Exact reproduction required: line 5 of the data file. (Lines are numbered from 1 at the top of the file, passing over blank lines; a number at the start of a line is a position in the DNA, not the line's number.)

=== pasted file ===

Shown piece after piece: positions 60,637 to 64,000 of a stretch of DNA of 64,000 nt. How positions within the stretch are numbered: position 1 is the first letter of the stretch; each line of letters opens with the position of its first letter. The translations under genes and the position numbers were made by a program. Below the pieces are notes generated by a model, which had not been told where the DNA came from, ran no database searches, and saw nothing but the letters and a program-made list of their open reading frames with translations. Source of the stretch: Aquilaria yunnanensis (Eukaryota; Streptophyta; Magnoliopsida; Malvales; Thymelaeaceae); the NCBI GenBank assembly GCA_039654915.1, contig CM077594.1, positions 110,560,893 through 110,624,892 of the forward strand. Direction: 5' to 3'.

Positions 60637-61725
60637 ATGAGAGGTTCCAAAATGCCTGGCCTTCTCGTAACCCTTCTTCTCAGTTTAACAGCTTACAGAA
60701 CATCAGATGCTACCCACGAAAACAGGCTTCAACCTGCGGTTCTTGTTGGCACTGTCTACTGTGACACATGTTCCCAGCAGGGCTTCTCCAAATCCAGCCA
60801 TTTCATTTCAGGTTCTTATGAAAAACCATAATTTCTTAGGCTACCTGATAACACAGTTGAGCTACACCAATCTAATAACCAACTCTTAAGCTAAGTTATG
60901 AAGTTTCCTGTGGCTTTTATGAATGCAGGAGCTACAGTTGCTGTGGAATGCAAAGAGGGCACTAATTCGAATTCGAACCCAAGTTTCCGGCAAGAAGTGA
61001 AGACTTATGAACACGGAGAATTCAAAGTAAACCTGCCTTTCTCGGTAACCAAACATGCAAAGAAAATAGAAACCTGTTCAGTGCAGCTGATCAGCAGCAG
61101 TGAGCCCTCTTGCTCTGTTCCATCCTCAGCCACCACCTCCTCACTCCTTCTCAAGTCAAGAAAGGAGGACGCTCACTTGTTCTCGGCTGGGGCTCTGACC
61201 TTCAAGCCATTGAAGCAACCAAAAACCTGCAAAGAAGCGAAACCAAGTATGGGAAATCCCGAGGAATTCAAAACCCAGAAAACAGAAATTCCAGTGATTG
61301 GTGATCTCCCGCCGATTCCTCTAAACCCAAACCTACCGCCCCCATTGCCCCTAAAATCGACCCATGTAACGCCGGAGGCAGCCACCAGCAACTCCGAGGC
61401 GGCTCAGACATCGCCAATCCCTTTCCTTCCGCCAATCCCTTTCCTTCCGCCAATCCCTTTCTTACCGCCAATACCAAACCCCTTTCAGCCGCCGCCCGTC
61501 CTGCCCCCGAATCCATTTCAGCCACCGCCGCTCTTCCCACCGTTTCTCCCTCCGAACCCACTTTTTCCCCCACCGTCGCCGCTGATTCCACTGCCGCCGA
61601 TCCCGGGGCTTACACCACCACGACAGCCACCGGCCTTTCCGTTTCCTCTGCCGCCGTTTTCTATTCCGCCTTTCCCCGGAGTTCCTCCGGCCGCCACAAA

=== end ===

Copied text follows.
60801 TTTCATTTCAGGTTCTTATGAAAAACCATAATTTCTTAGGCTACCTGATAACACAGTTGAGCTACACCAATCTAATAACCAACTCTTAAGCTAAGTTATG